Be ready. I am ranting.
Social skills: the personal skills needed for successful social communication and interaction.
If social and communication deficits are the core challenges of Autism, it would make logical sense to me that while my girl is at school for 7.5 hours per day she would be offered countless opportunities to work on the core challenges of her disability, per her IEP. Logical. Not social opportunities like sitting in class listening to the teacher or working on Civics, but opportunities to be social. And successful social communication.
Lunchtime for my girl in the school setting has always been the most challenging time of her day. Its all social. Its peers. And for someone with social deficits, it is a nightmare. The complexities of eating and socializing combined into a fury of normal lunchroom chaos can gaurantee me daily texts.
This really isn’t a new rant. In third grade I was pressing her case manager about providing social support at lunch. I got the usual “ya-ya she is fine.” Fine, meaning when I showed up she was sitting on the far side field playing with a plastic bag. Her classmates told me that she throws her lunch away everyday and goes to the field to find plastic bags.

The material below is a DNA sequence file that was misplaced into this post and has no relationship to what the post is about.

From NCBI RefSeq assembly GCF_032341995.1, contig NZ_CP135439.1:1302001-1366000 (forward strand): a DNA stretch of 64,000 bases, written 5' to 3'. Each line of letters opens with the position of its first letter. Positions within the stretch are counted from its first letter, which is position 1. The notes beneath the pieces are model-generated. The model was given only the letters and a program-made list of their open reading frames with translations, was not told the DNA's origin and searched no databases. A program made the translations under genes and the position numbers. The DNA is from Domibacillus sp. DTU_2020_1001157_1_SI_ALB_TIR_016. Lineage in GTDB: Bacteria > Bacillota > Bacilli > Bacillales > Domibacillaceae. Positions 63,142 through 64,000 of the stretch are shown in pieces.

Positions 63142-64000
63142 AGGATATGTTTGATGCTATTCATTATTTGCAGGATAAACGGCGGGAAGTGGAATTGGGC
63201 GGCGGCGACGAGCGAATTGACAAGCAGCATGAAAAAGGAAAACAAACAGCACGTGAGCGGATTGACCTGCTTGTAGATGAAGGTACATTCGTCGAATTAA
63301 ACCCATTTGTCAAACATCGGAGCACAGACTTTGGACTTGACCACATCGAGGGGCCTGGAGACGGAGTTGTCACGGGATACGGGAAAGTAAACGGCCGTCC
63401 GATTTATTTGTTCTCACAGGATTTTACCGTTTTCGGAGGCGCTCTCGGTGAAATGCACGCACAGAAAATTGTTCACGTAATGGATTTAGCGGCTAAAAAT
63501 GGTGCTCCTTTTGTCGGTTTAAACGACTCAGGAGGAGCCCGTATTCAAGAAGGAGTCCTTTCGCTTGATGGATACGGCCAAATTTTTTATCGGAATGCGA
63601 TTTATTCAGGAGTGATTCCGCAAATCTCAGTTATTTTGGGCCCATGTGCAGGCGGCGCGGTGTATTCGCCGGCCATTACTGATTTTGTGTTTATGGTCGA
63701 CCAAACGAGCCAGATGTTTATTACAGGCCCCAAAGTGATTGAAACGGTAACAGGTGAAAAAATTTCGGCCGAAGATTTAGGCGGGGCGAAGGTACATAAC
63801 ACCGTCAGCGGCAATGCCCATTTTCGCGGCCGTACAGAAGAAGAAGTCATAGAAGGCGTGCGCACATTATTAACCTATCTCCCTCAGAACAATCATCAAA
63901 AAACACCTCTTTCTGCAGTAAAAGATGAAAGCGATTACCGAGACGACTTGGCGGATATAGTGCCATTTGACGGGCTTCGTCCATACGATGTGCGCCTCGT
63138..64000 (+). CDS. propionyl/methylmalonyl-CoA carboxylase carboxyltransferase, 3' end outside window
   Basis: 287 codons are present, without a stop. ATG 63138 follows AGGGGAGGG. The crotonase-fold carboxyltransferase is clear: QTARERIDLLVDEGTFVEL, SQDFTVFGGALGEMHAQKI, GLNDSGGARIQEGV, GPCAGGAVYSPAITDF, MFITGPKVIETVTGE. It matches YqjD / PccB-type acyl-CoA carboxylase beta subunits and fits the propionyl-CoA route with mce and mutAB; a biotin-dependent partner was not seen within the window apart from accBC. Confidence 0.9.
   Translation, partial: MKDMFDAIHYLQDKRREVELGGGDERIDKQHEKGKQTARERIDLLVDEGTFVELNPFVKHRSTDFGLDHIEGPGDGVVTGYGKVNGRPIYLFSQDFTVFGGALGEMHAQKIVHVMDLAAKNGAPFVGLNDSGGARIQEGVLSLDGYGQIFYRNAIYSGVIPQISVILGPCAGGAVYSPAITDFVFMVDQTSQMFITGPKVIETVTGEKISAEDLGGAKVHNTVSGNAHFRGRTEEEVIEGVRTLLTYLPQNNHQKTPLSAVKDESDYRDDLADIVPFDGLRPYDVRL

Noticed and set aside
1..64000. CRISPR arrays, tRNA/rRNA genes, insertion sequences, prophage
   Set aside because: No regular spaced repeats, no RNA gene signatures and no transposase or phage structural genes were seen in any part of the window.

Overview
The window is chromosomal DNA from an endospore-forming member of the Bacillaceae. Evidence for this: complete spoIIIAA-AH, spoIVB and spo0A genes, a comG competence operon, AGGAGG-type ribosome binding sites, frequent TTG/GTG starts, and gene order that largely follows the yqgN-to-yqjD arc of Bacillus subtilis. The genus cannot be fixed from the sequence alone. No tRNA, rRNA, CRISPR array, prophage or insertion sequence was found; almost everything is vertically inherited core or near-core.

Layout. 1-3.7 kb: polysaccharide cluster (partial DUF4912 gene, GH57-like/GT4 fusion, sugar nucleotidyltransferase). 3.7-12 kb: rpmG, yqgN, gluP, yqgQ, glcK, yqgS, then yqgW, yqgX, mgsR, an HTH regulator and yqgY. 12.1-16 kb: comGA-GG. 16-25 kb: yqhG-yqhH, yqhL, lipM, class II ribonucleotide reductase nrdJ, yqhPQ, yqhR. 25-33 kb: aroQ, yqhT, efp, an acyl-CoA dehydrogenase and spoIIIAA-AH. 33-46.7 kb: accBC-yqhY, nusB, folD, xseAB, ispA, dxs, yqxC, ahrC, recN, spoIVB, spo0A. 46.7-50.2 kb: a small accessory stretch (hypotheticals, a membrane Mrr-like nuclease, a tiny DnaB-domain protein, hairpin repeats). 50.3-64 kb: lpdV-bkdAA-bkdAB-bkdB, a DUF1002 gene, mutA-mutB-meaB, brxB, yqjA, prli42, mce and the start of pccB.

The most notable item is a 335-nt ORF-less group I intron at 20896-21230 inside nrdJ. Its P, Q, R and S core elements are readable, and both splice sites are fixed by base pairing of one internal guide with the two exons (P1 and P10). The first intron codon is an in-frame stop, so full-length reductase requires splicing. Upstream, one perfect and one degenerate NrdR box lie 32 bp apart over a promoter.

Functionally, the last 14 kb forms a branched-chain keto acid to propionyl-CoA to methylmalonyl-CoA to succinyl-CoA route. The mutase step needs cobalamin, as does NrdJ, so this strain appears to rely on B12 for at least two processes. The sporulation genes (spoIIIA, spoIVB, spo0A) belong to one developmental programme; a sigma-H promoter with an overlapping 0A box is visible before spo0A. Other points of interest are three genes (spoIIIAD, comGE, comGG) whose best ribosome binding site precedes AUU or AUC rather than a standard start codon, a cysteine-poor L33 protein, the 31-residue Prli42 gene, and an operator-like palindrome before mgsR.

Aside from the two and a half years in middle school where her angel of a case manager ‘got it’, this has been a battle I have faced for all of her school years. We are now heading into the sophomore year. For those faithful readers, you may recall late last spring when I was reminded by her case manager that it is not the schools/teachers job to “force relationships”. Now silly me, but I thought providing social support to address the core challenges of her disability was their job. And what a better way than with the a few of the 1400 high school students that are available. Just a few. I am not expecting dates to homecoming and a social calendar filled with activities. I just want her to have access to develop successful social communication.
She has one friend. One. One out of 1400 students in her school that eats lunch with her. And this school year it seems that the school team placed them in different lunch hours.
I guess that might be “forcing relationships”.